A Responsibility to Hold

“Where can I get Marquette basketball tickets? I really want to see that guy Markus Howard play,” Tim, a patron of Project Homeless Connect, asks me at the event.

All morning I had been directing Tim through the AMU, which was transformed into a hub of resources and services for people experiencing or at risk of experiencing homelessness. I had helped him check off his to-do list, including a haircut and apartment consultation until this last request. 

I am unable to fulfill it.

I notice the sense of pride that Tim holds for Marquette University is held by other patrons as well, which constantly reminds me that Marquette has a home in Milwaukee. The harsher flip-side of this reminder is that Marquette does not reciprocate that welcome.

Marquette must acknowledge and fight social inequities, specifically poverty, in Milwaukee not because it is in Jesuit nature to do so, but because it is integral in identifying as part of embracing Milwaukee as part of Marquette. 

In the years 2017 and 2018, the city of Milwaukee’s poverty rate was above 25%, with a low estimation of 871 people experiencing homelessness, according to the Milwaukee Rescue Mission, a Christian organization offering several programs including temporary housing for citizens experiencing homelessness.

The city’s efforts to combat homelessness has been extremely ambitious, such as The Milwaukee Continuum of Care’s unsuccessful 10-year plan to eradicate homelessness by 2020. The fulfillment of this goal is very unlikely, considering the amount of people experiencing homelessness in Milwaukee dropped only by about 600 people between 2010 and 2018, according to its reports.

In order to fulfill goals that are this extreme, such as United Way’s recently announced plan to end family homelessness by 2025, they must be supported by able organizations and institutions, namely Marquette.

I believe Marquette should prioritize supporting United Way’s plan to end family homelessness by providing finances and resources. In the past, Milwaukee has turned to Marquette to help combat homelessness. In 2018, Alderman Bob Donovan of the 8th district urged Marquette to open the former Ramada City Center Hotel as a shelter, purchased by the university in 2018 instead of tearing it down. Marquette says the university was “not in the position” to take on this project.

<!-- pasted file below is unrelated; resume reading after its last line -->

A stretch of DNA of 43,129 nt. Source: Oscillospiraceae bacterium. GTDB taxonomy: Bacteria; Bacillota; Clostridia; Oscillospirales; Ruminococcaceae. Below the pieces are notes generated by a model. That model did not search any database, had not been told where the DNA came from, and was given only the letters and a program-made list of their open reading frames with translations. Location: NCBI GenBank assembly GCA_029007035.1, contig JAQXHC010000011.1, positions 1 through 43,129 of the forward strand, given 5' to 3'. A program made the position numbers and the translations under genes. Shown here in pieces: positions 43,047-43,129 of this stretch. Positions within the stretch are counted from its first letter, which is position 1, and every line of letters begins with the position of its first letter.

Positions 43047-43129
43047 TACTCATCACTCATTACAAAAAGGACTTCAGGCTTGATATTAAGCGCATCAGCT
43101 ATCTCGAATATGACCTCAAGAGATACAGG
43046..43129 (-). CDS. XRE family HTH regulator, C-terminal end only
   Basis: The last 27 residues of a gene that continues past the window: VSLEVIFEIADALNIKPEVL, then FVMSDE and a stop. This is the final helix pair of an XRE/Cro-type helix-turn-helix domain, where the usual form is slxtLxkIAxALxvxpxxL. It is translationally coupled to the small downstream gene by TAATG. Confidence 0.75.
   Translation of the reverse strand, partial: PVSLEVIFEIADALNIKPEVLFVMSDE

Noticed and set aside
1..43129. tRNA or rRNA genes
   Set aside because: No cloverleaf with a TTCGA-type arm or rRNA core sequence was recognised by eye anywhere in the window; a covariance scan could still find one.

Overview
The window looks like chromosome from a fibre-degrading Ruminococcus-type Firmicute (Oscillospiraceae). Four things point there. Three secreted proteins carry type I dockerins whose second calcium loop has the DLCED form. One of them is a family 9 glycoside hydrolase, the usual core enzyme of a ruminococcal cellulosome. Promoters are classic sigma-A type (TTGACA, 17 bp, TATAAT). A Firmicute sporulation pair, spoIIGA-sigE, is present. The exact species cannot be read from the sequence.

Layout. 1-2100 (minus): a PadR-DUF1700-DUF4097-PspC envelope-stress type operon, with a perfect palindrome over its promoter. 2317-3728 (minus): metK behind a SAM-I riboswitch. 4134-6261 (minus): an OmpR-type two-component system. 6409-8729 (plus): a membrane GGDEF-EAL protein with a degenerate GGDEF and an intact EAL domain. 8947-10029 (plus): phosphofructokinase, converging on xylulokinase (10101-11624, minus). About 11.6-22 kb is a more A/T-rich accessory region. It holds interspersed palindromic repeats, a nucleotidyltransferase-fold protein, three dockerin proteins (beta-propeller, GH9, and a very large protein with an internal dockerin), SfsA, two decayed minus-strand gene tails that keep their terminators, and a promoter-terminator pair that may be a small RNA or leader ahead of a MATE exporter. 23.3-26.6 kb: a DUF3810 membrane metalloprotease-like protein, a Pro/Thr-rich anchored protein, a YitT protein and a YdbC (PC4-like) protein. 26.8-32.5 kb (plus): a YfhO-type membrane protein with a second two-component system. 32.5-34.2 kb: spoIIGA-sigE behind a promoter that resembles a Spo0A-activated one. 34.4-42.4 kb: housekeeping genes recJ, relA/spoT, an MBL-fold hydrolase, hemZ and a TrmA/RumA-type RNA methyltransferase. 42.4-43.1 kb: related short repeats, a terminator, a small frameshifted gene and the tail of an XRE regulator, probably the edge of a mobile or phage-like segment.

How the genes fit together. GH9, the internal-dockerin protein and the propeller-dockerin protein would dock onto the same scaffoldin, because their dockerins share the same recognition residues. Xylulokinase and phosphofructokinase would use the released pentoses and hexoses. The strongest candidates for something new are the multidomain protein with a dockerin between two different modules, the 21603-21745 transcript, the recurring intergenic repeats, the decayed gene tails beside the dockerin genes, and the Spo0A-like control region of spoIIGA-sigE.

Regardless of whether Marquette should or should not have complied with Donovan’s request, this incident demonstrates that the university itself cannot be relied upon to “do its part” in the fight against poverty in Milwaukee– it is up to the students.

As a student body, we define Marquette culture and principle. While administrative decisions are powerful, our student-faculty ratio of 14:1 proves that we have potential as a student body to redefine the university’s role in the Milwaukee community.

A perfect example of this potential being exercised is student-run organizations like Midnight Run, MARDI GRAS and the 414 Fellows. MARDI GRAS and Midnight Run focus on addressing the needs of Milwaukeeans living in poverty, Midnight Run on a weekly basis and MARDI GRAS on a yearly basis. The 414 Fellows is an AmeriCorps program offered through Marquette in partnership with Next Door, an organization that works towards the educational success of Milwaukee youth.

While joining these organizations is a great start to addressing and challenging social inequities in Milwaukee, independently following their example in various projects and organizations will multiply the impact.

In addition to finding organizations that directly help the Milwaukee community, students and faculty need to support local businesses. The narrative about northern Milwaukee specifically is oftentimes reduced to facts and statistics, specifically applicable to the 53206 zip code: it’s known for containing the poorest neighborhoods in Milkwaukee , two-thirds of children live in poverty and there is a 12 year difference in life expectancy between 53206 and 53217.

Still, knowing these facts and failing to acknowledge the sense of community in 53206 and surrounding areas only further isolates the community and the socio-economic issues that exist within it. Supporting local businesses is a great way to economically support the Milwaukee community while simultaneously embracing what our city has to offer.

There are numerous locally owned businesses that Marquette students can support just by showing up and dining. Go to the south side’s new Zócalo food park (and try my personal favorite Ruby’s Bagels), or choose from dozens of vendors at the north side’s Sherman Phoenix, and you’ll see how many options of local, affordable and delicious cuisine can be in a single space in Milwaukee.

Marquette community members should support local businesses because it promotes economic prosperity in northern and southern Milwaukee neighborhoods. I urge students and faculty to make an effort to support these businesses as individual consumers as well as any organizations they take part in. Ditch the Papa Johns for your club meetings, invest in small businesses! It is just as important to invest our allegiance into businesses in our central city communities as we invest our volunteer hours.

Volunteering in organizations that aim to combat poverty and being mindful to which communities and business students invest in is not going to end poverty, homelessness, or the risk of homelessness among Milwaukeeans. However, these steps are integral in moving towards that direction, and they are a powerful way for students to work to better our city, even if Marquette administration is not directly involved.